In the 2010 Comprehensive Spending Review the Government committed to invest expenditure in infrastructure projects which promote economic growth in the UK. These projects are funded through various mechanisms and due to the increasing pressure on the public purse and previous criticism of government procurement of infrastructure projects, the private sector has played a key role in providing funding and management to enable projects to progress. Some projects have attracted much media attention such as the recent contract awarded to G4S to build and run a police station in Lincolnshire.
One of the ways in which the private sector has participated in infrastructure projects is through the Private Finance Initiative (PFI). PFI is a procurement method where the private sector finances, builds and operates infrastructure and provides long term facilities management through long term concession agreements. Projects have been funded through PFI since 1992 however due to the global economic climate the number of projects has significantly decreased.
In the new year, HM Treasury called for evidence in respect of suggested reforms to the PFI process, to which BDO has submitted a response. The call for evidence was timely in respect of both the on-going debate regarding the value for money obtained from existing PFI projects and also the recent disruption to the financial markets which has reduced the availability and increased the cost of providing finance to such projects.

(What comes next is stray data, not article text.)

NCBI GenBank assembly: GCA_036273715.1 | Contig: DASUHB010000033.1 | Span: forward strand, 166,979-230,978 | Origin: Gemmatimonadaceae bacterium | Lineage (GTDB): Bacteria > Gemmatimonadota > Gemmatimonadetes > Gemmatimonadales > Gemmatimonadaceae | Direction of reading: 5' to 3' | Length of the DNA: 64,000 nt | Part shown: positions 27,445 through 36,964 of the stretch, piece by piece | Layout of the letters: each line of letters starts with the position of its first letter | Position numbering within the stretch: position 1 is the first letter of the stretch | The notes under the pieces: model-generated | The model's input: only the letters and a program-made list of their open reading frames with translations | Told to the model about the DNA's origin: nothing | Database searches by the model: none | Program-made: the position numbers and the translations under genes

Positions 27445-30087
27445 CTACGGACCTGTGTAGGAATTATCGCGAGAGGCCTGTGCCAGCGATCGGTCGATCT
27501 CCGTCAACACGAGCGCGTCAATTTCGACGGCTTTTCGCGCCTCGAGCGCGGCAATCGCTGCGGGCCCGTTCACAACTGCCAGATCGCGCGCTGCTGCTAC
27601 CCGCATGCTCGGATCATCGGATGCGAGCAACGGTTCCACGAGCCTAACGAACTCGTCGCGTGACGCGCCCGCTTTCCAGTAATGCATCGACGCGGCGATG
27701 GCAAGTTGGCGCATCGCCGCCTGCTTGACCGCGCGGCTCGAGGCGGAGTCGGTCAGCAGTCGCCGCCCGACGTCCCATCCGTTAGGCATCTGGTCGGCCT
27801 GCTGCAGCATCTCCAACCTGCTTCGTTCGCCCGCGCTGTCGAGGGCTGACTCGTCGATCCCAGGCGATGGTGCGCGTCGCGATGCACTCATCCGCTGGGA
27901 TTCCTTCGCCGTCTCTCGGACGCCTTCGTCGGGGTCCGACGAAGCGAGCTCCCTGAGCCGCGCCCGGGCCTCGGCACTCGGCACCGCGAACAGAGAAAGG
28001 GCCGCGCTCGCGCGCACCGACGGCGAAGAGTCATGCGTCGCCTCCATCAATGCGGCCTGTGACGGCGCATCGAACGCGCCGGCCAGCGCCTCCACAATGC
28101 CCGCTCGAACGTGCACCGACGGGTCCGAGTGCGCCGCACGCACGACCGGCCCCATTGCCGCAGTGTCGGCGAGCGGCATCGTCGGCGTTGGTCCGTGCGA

BDO has an active team providing advice to both the public and private sector on the development of PFI projects together with wider Public Private Partnership Projects. Collectively we have been involved in advising on over 150 PFI projects, undertaking a range of advisory roles including public sector advisor, private sector advisor, bank due diligence provider, corporate finance advisor in respect of refinancing and equity sales as well as acting as the administrator of two failed PFI providers.
In developing our response, we undertook a number of workshops involving both our PFI advisory team as well as a range of clients and individuals active in the PFI market. This has included consulting with project investors, lead contractors and active members of the banking and legal community.
PFI has historically covered a range of sectors and types of assets ranging from transport infrastructure, defence equipment, specialist and non-specialist accommodation, public housing and waste infrastructure. Such assets have historically been delivered using a largely standardised procurement and financing approach.
The involvement of the private sector in PFI has delivered significant benefits to the public sector in respect of higher quality procurement, genuine risk transfer, enhanced value for money and certainty of cost on delivering projects. In this environment, we believe that it is valuable to restate the role of PFI in the on-going delivery of public infrastructure.
The overarching theme of our submission is that PFI reform should be focussed on maximising value for money to the taxpayer for the delivery of public assets. Value for money must not of course take the narrow definition of lowest cost: service quality, risk, creativity and flexibility to adapt to the changing nature of requirements must all form part of such assessment.
16 February 2012